Americans, Mexicans, a Romanian, a Cuban, a Jamaican, a Frenchman, a Brazilian, a Colombian, an Englishman makes for quite a roster. Add in the coaching/technical staff that includes a Yugoslavian, a few Mexicans, a Brazilian, an Egyptian, a Dutchman, and some Americans and you have a great representation of what American soccer should be. Shouldn't this be America's Team?
Sadly no, it's barely even Los Angeles' team at this point. The American Goats drew just a little over 8K last night for their match with FC Dallas. There was no competition from the mother ship in Guadalajara, they're out of the Mexican playoffs. The Galaxy were on the road in Colorado, I doubt there's much overlap in the fan base. I don't know what the excuse is at this point.
When Chivas USA began in 2005, there was much talk about making them in the mirror image of the parent club in Guadalajara. Club Deportivo Guadalajara, a.k.a. Chivas, is known for two things. They have won the most championships in Mexican history with titles, and they have done this by only fielding Mexican-born players. Chivas USA wasn't able to do this exactly, but made it very clear that they were going to cater to Hispanic players and fans. With guys like Isaac Romo, Ryan Suarez, and Thiago Martins featuring in 2005, the fans didn't care what their heritage was. They just knew that the team was awful.
The ownership knew this as well, and brought in Bob Bradley to right the ship in '06. He took the team to the playoffs, and brought in MLS veterans like Jesse Marsch, Tim Regan, and Ante Razov to help him. They easily could've made the Western Conference final if not for some interesting officiating in Houston. Bradley took the US national team coaching job in the offseason, leaving his rebuilding task in the hands of his assistant, Preki.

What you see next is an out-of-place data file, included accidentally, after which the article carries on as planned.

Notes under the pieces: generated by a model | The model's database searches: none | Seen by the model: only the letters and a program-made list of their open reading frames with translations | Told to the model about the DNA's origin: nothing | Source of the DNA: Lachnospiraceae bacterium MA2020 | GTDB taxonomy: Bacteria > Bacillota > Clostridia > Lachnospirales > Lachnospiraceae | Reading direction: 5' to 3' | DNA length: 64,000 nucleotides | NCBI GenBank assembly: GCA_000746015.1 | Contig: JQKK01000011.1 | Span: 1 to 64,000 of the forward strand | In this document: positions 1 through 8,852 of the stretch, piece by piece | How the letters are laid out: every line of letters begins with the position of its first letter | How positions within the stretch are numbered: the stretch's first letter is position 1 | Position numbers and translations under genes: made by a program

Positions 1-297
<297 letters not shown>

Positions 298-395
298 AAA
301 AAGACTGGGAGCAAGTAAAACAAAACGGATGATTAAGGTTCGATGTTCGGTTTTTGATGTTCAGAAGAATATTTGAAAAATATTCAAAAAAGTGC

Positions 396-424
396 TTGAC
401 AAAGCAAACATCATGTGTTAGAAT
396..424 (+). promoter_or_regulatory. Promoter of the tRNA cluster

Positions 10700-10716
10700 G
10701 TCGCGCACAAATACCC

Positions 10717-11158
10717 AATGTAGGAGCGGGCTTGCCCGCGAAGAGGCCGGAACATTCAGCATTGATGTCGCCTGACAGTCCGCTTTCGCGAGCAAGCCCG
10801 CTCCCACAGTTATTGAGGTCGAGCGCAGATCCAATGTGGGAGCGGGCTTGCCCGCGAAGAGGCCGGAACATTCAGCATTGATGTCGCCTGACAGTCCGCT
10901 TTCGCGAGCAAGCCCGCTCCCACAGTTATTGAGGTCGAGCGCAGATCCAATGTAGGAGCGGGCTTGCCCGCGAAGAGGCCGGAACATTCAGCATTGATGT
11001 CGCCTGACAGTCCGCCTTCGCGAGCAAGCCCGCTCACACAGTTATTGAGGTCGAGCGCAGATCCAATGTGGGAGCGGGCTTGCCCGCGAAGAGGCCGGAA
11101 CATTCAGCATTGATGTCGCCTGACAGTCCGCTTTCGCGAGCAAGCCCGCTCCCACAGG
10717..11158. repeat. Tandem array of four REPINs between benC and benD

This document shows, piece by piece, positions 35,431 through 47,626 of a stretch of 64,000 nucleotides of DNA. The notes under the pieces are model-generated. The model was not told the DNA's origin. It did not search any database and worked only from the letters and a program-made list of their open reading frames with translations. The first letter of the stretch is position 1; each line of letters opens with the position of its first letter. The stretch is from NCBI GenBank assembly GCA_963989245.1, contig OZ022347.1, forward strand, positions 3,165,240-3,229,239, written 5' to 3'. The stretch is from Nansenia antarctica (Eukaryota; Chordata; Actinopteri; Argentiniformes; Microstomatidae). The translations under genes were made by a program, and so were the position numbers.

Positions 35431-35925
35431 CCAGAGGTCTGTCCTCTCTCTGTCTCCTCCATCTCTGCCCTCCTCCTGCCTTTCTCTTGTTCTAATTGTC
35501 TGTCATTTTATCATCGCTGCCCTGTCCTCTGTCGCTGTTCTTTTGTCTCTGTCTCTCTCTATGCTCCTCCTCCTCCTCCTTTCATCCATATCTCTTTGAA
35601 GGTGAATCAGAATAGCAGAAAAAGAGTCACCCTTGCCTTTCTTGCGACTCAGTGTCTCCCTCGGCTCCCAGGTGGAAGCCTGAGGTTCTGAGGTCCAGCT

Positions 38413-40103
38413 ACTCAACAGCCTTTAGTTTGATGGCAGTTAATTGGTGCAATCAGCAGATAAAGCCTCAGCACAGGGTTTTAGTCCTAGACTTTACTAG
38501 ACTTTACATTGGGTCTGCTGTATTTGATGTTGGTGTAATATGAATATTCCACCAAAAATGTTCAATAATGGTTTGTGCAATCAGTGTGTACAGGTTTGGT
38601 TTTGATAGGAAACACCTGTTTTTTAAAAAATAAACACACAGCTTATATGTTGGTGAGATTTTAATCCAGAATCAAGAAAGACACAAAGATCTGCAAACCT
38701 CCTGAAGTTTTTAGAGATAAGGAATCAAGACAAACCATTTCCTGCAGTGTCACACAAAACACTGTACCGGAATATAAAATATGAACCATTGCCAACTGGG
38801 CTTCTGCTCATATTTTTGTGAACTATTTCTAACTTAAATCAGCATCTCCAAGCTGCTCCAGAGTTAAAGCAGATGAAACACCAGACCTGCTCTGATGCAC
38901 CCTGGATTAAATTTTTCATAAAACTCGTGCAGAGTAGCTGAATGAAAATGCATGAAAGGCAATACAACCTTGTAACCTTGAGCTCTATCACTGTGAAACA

The team has had some issues this season, but have been consistently fun to watch. The trade of a DP slot for Amado Guevara failed miserably, but the team is still trying to get something out of it by dealing Guevara. Maykel Galindo has been a joy to watch, he's been one of the best players in the league in the early going. The team is committed to an attacking style, if not necessarily a Mexican one.
The marketing side of things has been pretty tough due to all the changes. First, you have to compete with the Galaxy. They've been in the market since 1996, and have the casual soccer fans locked down, especially now after signing David Beckham. Chivas USA seemed to ignore the Anglo market completely in the early going, expecting the fans of Guadalajara to come out to support the new initiative. However, once fans saw the product on the field, they stopped coming in large numbers.
Did switching the roster focus from a completely Hispanic one cause problems in 2006? It's hard to tell, but I would hope not because the quality of the team increased a great deal. Chivas tried to reach out to the Hispanic community this preseason with the Sueño MLS contest on Republica Deportiva. However, now that the team represents a true mix of nationalities, the fan base doesn't for the most part. This approach needs to change.
There are opportunities. The Galaxy have unsurprisingly jacked up ticket prices with the arrival of Beckham. I can't blame them, people want to pay that price to see the Yellow and Gold (or black, navy, gold, yellow, sky blue, or whatever they rebrand themselves with) and #7 (or #23, or whatever he ends up with). If the Galaxy wants to become the SuperClub with the high-dollar fans, let them. Chivas should make themselves into the team of the people. Chivas USA can become the Boca Juniors to the Galaxy's River Plate. Keep tickets reasonable, reach out to groups of youth and adult soccer players, show them the style and passion on the field, and you will make fans of them.
I'd like to think that American soccer has matured enough for American-born fans to support a team with a Spanish-language name. There's also the large number of immigrants in LA that can relate to a team with players from all over the globe.